It feels strange, what is happening with valuations.
Prices are high and volatile. Public equity PE ratios are among the highest in history. Startups are seeing unprecedented valuations, too. These trends tell a story about the economy — and about investor appetites.
The world is changing fast. Innovative products and services are scaling faster than ever, and value is being created faster and more efficiently than ever. Unicorns are now “decacorns”, and YC portfolio companies are worth half a trillion dollars in aggregate. Modern software tooling is great, costs are down, and markets are super dynamic. Adoption of online services is happening faster than I have ever seen — business adoption, especially.
The gold standard for ARR growth used to be 3x for a year and then 2x for two years. Now many companies grow much faster than that. Rising valuations in tech reflect the belief in the value of scalability in the digital economy driven by low marginal costs. Revenue growth can be historically fast, and investors want that upside.
Accelerated growth is only part of the story.
Endless stimulus has flooded the economy with capital seeking deployment at any price. The US Dollar monetary base has exploded since 2010, contributing to inflationary pressures that make it difficult to justify holding cash. The pressure to use and invest cash also drives more investment as cash is expected to lose purchasing power over time. Stimulus pours, like a flood, into every asset class and drives up valuations.
Stimulus and inflation expectations are also only part of the story.
Crypto and other currency options proliferate with a beautiful diversity of strengths and use cases, calling into question the continued dominance of the US dollar. Software is eating the world, and now this trend is disrupting global currency and financial services markets. If crypto and foreign currencies reduce the growth in demand for US dollars, this could contribute to inflation at the same time that it stimulates tech adoption.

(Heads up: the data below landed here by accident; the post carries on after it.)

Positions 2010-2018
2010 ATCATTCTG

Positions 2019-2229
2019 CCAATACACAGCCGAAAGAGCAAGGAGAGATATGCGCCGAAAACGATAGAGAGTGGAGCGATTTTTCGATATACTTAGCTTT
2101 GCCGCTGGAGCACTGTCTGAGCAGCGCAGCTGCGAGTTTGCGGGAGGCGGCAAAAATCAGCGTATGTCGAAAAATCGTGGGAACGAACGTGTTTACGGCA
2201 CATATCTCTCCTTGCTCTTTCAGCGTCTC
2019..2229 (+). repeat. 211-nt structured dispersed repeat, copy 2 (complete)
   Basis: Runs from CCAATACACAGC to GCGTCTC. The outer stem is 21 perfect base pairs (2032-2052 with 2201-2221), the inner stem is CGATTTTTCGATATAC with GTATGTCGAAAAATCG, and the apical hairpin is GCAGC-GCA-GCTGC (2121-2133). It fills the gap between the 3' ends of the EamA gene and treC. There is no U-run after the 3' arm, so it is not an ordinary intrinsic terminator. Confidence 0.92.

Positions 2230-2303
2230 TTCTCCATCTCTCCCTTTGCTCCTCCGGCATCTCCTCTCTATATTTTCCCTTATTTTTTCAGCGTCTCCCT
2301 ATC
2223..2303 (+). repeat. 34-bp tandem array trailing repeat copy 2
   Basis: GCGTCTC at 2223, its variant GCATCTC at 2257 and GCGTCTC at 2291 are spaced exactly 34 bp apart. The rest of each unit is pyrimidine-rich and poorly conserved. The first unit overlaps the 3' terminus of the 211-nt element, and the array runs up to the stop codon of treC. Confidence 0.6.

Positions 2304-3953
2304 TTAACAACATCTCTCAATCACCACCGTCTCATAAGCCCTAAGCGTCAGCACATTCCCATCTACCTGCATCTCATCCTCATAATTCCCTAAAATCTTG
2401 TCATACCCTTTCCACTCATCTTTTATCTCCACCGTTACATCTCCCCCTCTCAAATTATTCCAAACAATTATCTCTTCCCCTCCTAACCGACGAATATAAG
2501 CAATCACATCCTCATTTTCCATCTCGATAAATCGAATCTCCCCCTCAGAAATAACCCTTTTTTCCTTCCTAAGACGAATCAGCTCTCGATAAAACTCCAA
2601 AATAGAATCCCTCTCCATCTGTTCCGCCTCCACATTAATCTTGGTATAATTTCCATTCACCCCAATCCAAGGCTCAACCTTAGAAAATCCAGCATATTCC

All of these factors are driving both institutional and retail investors into riskier assets like venture capital, crypto, and stocks as they seek to outperform inflation and earn returns and yield on their capital.
The bond market is not immune. Bond investors have been lulled to sleep by global central banks and 40 years of falling rates. Yields have fallen and risk premiums have compressed. Bond investors, too, are seeking yield from riskier debts, and it is no longer safe that bond funds will outpace inflation. Negative real rates of expected return in the bond markets reflect high valuations and excess capital in this market, too.
At Broom Ventures, we looked at over 850 startups this year. We invested $5.17m in 14 companies. We have seen a dramatic increase in early-stage valuations, and the quality of startups and their growth rates seem stronger than usual. A proliferation of venture funds and a huge increase in fund sizes means that there are now more investors deploying more capital into this relatively small ecosystem. Founders of attractive startups have stronger negotiating positions than in the past, and are getting both higher valuations and more non-financial contributions from investors than I have ever seen.
Heading into 2022:
The ceiling on growth rates seems permanently lifted, suggesting increased and diverse exposure to tech and VC. The risk of rising inflation suggests reduced allocations to medium and long duration bonds. Inflation also suggests evaluating your stocks differently: are they companies with pricing power? If inflation comes, will they raise their prices or are they caught against tightening margins? Diversify: resilience is strength. I think it’s a good idea to learn about DeFi and to consider holding crypto, owning real estate and other real assets, and diversifying with global stocks.
Disclaimer: This is not investment advice.